Note: To protect the privacy of our members, e-mail addresses have been removed from the archived messages. As a result, some links may be broken.
>>I wonder what da Vinc would would have to
>>say on this subject.
Probably..... very little. Had he been educated in our contemporary
educational system, he would have been identified as "gifted and talented"
and encouraged to load up on science and math courses at the expense of his
electives. Had he been a student in the Texas system where I teach, he may
well have had no required visual art learning experiences beyond the sixth
grade. On the upside, he would probably find employment working for NASA or
the Defense Department where a team of assistants would give the products of
his genius visual form via CAD workstations.
>>Because if one does not learn how to draw
>>well, one's paintings cannot improve!
And then the next question might be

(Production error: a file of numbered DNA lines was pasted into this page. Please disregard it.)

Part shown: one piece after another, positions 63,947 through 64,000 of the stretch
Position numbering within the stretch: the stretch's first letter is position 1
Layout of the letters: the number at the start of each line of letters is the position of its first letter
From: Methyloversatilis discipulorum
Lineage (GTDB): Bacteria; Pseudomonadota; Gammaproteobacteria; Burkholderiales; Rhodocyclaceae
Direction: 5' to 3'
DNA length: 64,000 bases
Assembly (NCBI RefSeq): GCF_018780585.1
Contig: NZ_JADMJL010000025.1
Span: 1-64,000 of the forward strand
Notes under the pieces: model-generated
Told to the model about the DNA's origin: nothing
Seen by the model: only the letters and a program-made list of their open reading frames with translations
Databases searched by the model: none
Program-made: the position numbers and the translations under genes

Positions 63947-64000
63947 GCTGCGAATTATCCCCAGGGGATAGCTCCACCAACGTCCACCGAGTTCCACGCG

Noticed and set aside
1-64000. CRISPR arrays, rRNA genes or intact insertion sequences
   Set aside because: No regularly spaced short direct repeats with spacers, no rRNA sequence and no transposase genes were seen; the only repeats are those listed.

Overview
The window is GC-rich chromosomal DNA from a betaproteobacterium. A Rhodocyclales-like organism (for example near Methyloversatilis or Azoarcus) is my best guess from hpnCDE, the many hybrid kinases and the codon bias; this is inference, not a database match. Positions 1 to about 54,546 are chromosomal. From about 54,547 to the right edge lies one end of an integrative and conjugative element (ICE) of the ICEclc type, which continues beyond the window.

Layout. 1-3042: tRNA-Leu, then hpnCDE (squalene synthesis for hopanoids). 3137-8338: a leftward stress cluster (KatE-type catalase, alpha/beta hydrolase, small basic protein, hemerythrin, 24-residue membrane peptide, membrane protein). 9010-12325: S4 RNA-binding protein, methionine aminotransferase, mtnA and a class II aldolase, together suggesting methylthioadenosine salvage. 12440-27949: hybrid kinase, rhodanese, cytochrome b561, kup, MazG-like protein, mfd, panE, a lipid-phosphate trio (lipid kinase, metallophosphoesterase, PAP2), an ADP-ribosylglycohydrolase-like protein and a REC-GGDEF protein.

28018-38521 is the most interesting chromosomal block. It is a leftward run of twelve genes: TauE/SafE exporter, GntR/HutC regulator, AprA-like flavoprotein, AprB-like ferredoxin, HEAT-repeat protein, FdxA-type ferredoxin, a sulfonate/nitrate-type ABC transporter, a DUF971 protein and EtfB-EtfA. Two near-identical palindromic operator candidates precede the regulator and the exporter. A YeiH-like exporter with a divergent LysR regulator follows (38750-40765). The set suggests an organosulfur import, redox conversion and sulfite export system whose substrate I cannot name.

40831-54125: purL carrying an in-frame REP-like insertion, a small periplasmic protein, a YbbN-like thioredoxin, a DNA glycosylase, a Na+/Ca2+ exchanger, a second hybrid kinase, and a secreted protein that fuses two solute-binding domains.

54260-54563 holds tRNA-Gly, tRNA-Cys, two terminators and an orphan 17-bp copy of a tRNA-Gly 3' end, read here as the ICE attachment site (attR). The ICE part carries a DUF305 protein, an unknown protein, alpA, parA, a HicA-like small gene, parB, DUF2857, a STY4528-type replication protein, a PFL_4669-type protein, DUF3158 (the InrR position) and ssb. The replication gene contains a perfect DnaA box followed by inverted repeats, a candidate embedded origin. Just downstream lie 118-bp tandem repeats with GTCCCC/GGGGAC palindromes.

"How important is traditional painting in our contemporary world of art?"
>>Drawing is the only exercise which requires
>>a student to analyze a subject visually, and
>>to render it critically.
So painting, sculpture, architecture, digital imaging, and other media in
the visual arts are
not exercises which require students to analyze a subjects visually, and to
render them critically?
One wonders what these other media require of the learner.
>>Besides, the Disney people require
>>all animators to be able to render
>>subjects faithfully from live models before
>>attempting to stylize them.
>>Recently, one magazine art director complained
>>that the new batch of art school graduates, flat out
>>couldn't draw well enough to be hired at entry
>>No wonder, "critical" drawing has not been taught in public
>>schools for past 40 yrs. If your students like "Bevis
>>and Butthead", don't teach them to
>>draw effectively - it will spoil them for more of
I am surprised that these blanket comments have not met with more
resistance from our list members. If one is an educator in the arts and one
remains silent ( ie. if one the statement ride) then we must assume that
the group member has agreed that "critical" drawing has not been taught in
public schools for past 40 yrs. Perhaps we must ask for a more specific
definition of "critical" drawing before we react to or accept Bob
Beeching's statement. It might also be helpful to learn a bit more about the
first hand experience, the resources and the research which has prompted